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Dublin: 11 °C Tuesday 7 July, 2020

How a new generation of 'centennials' will evolve the way we work

Millennials have made radical changes to our working environments. Now it’s someone else’s turn.

Image: Unsplash

FOR MORE THAN a decade now, millennials have been a prominent part of our working landscape.

The coming-of-age of this generation has been accompanied by impressive entrepreneurship, increased globalisation, disruptive mobile technology and of course the avocado toast debacle.

Discovering what motivates and matters to this cohort has been quite the learning curve for employers. But now that learning curve is shifting as a new generation matures: Generation Z.

So how will Gen Z affect the way we work and how will they differ from their Gen Y counterparts?

We spoke to Sinéad D’Arcy, manager of the Jameson International Graduate Programme, to find out what we can expect from ‘centennials’ in the workplace.

Changing the way we manage

“One of the biggest changes centennials bring to the workforce is a redefined role of the manager,” Sinéad said.

“We’ve seen it already with millennials – they don’t like to be managed, they want to be coached. Gen Zs will take this even further, looking for multiple mentors who they can learn from on a personal and a professional level,” she added.

Gen Z will be the most autonomous and ambitious generation yet with their priority being to expand their skillset and experience as quickly as possible. They’re a lot more pragmatic and results driven than their older counterparts, meaning managers need to be on top of their game to keep them challenged and motivated, says Sinéad.

“Centennials are really goal oriented and they want to know where they can add value from day one. They’re a great addition to the workforce once employers have solid KPIs and clear career progression,” she said.

Prioritising learning and development and promoting a coaching culture has been a huge element of Sinéad’s role managing the graduate programme.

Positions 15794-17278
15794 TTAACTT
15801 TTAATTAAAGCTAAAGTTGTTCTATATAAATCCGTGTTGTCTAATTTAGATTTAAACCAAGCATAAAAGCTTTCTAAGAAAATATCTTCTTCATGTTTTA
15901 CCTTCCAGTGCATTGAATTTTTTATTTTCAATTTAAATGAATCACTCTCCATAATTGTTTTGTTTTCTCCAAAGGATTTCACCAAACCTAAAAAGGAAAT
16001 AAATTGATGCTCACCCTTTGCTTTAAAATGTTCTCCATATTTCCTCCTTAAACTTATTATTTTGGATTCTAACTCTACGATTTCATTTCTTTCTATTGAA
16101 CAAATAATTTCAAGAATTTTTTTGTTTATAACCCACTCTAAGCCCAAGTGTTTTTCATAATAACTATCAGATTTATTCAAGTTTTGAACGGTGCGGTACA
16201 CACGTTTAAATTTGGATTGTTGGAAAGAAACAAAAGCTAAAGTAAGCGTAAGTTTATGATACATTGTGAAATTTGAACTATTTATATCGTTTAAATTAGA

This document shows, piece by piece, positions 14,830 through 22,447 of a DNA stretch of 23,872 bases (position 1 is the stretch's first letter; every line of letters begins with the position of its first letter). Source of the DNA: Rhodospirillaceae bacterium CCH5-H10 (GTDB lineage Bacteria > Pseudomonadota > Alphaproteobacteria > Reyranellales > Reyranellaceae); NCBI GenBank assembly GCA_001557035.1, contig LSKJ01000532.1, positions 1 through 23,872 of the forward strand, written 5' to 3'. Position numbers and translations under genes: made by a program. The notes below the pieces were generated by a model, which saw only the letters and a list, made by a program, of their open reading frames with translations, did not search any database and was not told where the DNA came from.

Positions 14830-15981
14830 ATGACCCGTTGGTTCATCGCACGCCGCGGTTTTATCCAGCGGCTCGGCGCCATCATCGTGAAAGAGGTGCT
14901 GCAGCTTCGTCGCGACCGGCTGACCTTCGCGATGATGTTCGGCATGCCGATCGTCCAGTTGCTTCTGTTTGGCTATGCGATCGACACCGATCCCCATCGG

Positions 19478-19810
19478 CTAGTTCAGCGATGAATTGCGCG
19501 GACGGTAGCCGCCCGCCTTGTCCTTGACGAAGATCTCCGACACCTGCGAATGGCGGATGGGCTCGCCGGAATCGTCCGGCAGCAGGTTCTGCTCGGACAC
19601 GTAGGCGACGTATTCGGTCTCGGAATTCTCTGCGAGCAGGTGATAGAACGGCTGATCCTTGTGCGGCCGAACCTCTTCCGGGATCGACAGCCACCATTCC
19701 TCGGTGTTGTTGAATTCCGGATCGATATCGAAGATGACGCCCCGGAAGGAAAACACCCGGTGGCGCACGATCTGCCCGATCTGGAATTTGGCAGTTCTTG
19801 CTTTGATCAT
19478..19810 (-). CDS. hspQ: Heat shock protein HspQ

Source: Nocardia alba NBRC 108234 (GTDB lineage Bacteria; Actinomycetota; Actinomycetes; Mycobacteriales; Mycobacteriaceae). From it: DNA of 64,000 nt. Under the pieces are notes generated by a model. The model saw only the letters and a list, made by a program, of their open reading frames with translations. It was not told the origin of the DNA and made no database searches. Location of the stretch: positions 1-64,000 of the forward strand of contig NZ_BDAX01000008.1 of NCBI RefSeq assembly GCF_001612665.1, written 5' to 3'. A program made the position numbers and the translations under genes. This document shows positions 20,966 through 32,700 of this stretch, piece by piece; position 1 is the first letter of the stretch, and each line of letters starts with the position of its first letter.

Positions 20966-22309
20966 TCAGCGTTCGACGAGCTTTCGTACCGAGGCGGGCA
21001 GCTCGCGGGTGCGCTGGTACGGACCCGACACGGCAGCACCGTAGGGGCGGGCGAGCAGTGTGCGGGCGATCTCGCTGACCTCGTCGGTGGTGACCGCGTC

“We’ve invested a lot of time in our management framework helping managers to mentor, coach and support grads in their development,” Sinéad said.

Job hopping

Today’s graduates are likely to have anywhere between 5 and 17 jobs over their careers. It’s not about permanent contracts anymore – Gen Zs care less about long term job security and more about fulfilment and job satisfaction.

Sinéad says that employers need to accept the ambition of this generation and look for ways to turn their entrepreneurial mindset into an intrapreneurial one.

“They look for variety of experience and the opportunity to build their own skills,” Sinéad said.

She believes that as a global brand, Jameson is well placed to offer grads the diverse experience they crave, including the option to work abroad in countries like Japan and Chile.

“It’s more than just a job on offer, it’s personal growth too,” Sinéad said.

Boomerang employees

Centennials may not stay in one company for the long haul – but they’re not averse to returning to a company either. The trend of boomerang employees is set to rise as employers accept a higher turnover rate and place greater emphasis on offboarding strategies, in the hope of luring great candidates back at a later stage in their career.

Sinéad says: “A lot of centennials are looking to turn a hobby or passion into a full time job. As employers we need to accept a natural churn – research shows that this generation are unlikely to stay in a company beyond 5 years.”

With long term retention rates being naturally lower, we’ll have to look to new ways to measure the effectiveness of management. Sinéad says the feedback from brand ambassadors is crucial in determining the success of the International Graduate Programme and that they’ve recently set up an alumni society to keep the community engaged even after they’ve finished up.

Mixing business and social

Gen Zs are true digital natives. They spend up to 15 hours a day online and are accustomed to multiple platforms, screens and devices. One way companies can leverage this is to use social strategies or techniques in their workplace communications too.

Sinéad says that Chatter is one tool they use for brand ambassadors which acts as an internal social channel. She believes it’s so effective because it mirrors how grads interact on their social platforms outside of work – it’s direct, it’s instant and it’s interactive.

“Gen Zs are natural collaborators who engage best with quick, short, snappy content,” she added.

Sinéad’s team have also started using WhatsApp to share documents and updates and message each other internally.

“Employers need to think mobile first and incorporate as much technology into their recruitment as possible,” she said.

From pool tables to biophilic design: The changing face of the modern office>

More: 6 key trends that will change your job in the future>

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About the author:

Aoife Geary

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